In the early 80s, we made it out to New York and we played...Danceteria (famous new wave club). It was a huge multi-floored dance club and the guy that ran it started bringing in some really cool live acts. Something different every night. Live bands on one floor...disco going on another. He'd always have really interesting bills.

The same time we were playing there, we got a flyer that had the Club's calendar on it and R.E.M. was gonna be playing the very next week cause they were kinda on the same circuit we were at that point.

Taken backstage after Embarrassment's
first appearance at the Danceteria.

And that was really good money for us. That was the only way we could afford going to New York and get back. And just knowing we were gonna get a good amount of cash from Danceteria allowed us to book other shows.

CASEY CHAMBERS: You guys had the opportunity to open for some pretty famous artists. Velvet Underground's John Cale and one of my favorite guys...Iggy Pop...

BILL GOFFRIER: Yeah, I think we did a couple of shows with Iggy. This was at a big Chicago ballroom venue. Big theater. And we did a lot of those kind of show openings.
Chicago was a really good town for The Embarrassment. Sometimes we'd headline at the little clubs, but if there was a big show like that, I don't know, I guess we had a good enough reputation that we could get on some of those bills.

We opened for Pete Shelley of the Buzzcocks once. He was doing a solo tour. We were excited about that because we were all huge Buzzcock fans. Oh and we opened for Public Image Ltd in Chicago too. That was big, big hype for us opening for them. They were drawing huge crowds cause that was the only way anybody got a chance to see Johnny Rotten at that point. It was such a rare opportunity. Everybody went to that show.

Always up in Chicago. Those would be like week long tours for us. If we had a good gig in Chicago, then we'd play our way up and play our way back.

"Now that I've finally gotten the message, a year and a half after this
great lost American band dispersed into the wilds of Wichita,
I still can't repeat it back to you." - Robert Christgau

CASEY CHAMBERS: In 1995, Bar None Records finally released The Embarrassment's double-disc compilation..."Heyday: 1979-1983". That was "manna in the desert" for Embo fans. How did that come about?  What took so long?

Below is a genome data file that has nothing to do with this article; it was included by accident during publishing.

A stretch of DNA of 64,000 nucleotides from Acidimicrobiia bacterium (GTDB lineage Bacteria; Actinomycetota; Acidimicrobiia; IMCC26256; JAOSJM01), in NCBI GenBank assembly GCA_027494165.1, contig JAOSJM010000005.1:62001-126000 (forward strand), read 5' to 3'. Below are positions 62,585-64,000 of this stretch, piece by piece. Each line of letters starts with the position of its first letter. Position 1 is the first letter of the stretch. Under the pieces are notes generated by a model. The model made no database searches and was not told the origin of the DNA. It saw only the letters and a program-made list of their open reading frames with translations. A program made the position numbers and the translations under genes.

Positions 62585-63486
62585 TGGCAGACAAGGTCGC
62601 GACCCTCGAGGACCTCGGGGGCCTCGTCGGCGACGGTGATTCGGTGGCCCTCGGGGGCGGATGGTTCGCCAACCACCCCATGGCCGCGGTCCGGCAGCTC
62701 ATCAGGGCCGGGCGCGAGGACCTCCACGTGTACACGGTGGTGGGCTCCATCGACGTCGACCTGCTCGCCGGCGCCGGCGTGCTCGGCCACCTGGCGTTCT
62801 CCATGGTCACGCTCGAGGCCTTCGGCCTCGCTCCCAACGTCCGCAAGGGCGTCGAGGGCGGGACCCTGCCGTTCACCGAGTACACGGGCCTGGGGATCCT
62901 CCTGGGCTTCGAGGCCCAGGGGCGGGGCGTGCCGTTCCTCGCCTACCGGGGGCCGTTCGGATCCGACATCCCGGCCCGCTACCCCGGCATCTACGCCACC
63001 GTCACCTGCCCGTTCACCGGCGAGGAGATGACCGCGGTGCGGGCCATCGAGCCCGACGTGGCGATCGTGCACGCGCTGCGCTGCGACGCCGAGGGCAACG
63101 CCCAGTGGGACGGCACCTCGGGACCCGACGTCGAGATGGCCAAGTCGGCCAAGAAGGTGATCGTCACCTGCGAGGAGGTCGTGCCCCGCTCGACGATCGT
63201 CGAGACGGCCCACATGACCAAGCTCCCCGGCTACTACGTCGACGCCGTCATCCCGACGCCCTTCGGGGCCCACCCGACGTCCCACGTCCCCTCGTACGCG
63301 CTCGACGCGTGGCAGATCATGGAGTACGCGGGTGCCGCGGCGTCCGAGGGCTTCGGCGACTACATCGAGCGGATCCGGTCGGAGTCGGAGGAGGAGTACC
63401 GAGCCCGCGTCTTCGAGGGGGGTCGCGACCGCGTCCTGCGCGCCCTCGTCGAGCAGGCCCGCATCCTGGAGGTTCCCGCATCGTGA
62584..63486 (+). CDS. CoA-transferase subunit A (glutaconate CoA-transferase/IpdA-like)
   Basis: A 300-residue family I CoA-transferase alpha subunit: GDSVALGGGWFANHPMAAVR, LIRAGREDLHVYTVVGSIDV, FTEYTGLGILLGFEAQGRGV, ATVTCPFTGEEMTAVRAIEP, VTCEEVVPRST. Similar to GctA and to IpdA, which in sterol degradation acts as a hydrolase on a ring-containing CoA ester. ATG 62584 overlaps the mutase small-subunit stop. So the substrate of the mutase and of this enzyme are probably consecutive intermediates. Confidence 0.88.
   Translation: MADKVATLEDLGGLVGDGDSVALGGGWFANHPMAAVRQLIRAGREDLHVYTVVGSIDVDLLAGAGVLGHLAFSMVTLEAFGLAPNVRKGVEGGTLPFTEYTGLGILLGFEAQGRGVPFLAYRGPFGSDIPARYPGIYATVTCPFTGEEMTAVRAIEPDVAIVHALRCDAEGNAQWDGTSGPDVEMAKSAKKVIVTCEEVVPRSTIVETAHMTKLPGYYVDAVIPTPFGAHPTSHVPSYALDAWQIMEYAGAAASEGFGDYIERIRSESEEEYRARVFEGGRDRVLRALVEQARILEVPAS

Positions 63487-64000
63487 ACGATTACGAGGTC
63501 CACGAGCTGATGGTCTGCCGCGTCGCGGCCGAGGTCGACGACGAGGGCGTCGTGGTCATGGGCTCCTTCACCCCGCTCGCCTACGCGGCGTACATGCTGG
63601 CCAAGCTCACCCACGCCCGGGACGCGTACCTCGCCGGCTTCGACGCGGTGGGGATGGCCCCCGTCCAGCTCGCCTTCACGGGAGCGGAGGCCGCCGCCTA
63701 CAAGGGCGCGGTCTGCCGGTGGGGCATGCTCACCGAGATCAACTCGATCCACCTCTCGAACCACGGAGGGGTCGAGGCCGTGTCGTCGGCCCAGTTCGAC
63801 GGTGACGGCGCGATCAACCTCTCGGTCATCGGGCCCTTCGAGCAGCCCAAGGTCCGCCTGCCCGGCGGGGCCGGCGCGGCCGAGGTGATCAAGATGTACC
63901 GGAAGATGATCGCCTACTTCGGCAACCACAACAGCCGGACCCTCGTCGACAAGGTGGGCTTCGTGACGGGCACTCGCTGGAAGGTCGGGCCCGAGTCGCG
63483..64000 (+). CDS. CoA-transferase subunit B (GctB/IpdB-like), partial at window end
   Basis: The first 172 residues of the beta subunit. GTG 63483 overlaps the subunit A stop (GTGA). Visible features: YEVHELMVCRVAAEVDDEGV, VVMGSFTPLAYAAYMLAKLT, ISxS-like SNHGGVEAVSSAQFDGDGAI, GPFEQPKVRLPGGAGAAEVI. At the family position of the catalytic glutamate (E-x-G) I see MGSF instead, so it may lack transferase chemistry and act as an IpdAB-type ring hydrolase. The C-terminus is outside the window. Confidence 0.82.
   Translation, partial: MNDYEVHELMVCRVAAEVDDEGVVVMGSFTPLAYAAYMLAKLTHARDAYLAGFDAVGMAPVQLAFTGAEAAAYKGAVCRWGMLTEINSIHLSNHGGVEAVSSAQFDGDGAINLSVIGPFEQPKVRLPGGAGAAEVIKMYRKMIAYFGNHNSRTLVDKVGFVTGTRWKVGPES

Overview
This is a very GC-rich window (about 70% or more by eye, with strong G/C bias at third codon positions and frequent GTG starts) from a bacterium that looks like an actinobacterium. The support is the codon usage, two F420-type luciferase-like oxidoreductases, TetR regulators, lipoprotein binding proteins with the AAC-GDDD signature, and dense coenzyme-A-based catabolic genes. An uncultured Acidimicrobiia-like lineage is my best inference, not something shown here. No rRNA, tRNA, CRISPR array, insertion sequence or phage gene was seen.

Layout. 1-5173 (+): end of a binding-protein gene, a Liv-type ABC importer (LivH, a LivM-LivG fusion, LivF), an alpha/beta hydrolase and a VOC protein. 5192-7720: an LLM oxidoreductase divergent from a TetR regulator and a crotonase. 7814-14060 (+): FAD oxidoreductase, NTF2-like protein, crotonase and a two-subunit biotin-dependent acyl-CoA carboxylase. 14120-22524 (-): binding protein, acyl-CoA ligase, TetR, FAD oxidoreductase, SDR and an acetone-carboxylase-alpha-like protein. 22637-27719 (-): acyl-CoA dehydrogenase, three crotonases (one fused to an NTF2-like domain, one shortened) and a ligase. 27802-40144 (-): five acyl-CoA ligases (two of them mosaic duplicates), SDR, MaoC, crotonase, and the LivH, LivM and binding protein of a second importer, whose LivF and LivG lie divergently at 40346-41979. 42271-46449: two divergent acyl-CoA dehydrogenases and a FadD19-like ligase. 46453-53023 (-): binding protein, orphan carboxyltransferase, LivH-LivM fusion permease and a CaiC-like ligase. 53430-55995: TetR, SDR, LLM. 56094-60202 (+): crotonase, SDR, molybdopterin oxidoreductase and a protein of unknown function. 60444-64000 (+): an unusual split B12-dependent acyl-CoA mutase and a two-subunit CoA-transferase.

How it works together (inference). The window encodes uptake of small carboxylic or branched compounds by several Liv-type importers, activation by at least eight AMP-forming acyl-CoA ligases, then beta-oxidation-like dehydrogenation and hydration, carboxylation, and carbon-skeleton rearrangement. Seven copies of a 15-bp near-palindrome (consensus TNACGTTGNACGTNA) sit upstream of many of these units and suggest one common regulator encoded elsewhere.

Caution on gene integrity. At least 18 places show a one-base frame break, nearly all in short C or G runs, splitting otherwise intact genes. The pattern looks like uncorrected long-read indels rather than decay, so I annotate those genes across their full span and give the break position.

BILL GOFFRIER: In the early 80's, our paths crossed with Glenn Morrow who had his own band...The Individuals out in Hoboken New Jersey. He later became one of the head guys at Bar None Records. So we kind of had a mutual knowledge of each other.

The Embarrassment had split up by this time but we were starting to play some reunion least once a year playing in Lawrence or Wichita. And that grew into the idea of recording some new stuff. So Bar None said...'Lets do this! We'll give you a recording budget to do a new album. But we want to reissue all the older stuff too. So it'll be like a 2 record deal and we'll see where that goes.'

"One of the main influences on American indie rock's
look, sound, and D.I.Y. aesthetic." - All Music Guide

So we ended up recording and putting the reunion album out right away..."God Help Us" (1990). But the anthology reissue thing took like...5 more years to actually happen. I'm not sure why that delay. It may have been a financially difficult time for the label. It was kind of up and down.

So when Bar None finally worked things out, our band wasn't very active at all. I don't even think our band played any shows again until maybe 2006. I could be forgetting something. But it finally came out and it got some good press.

CASEY CHAMBERS: When The Embarrassment broke up in '83, you moved out to Boston and later formed another great indie band...Big Dipper.

BILL GOFFRIER: That wasn't supposed to happen, really. I only moved out there because The Embarrassment was...we were just kind of on our last legs. We were really down. We had lost our manager friend Dan and we were trying to do it ourselves.

It seemed like even though our record..."Death Travels West" (1983) was getting really good reviews and stuff, it just wasn't paying. And we were trying to do this full time! We were poor and starving. It just wasn't realistic to stay out on the road. It was like...'Guys, this is just not fun anymore. We can't keep this up.'

So I think John (Nichols), our singer, was the first one to say...'Well, you know, I gotta get out of this and be doing something else.' I think he was starting to work for an airline that was new in town at the time.

And I was applying to grad school to finish my studies in painting. And it was between Boston, Chapel Hill, North Carolina and Bloomington Indiana. I was going to go to one of those programs for a Masters Degree. And I decided on Boston cause we had played there a lot. Loved Boston.
I wasn't looking for the music scene cause I thought I was completely done, but the art scene was really good so I went out there.

Brent (Giessmann), our drummer, was wanting to get a fresh start, he ended up coming out right after me. While I was in the painting program, he joined the Del Fuegos and kind of took off. They had just signed a major label deal. So he ended up becoming a semi famous rock star with the Del Fuegos and I was watching that.

Big Dipper
(Bill Goffrier, Steve Michener, Gary Waleik, Jeff Oliphant)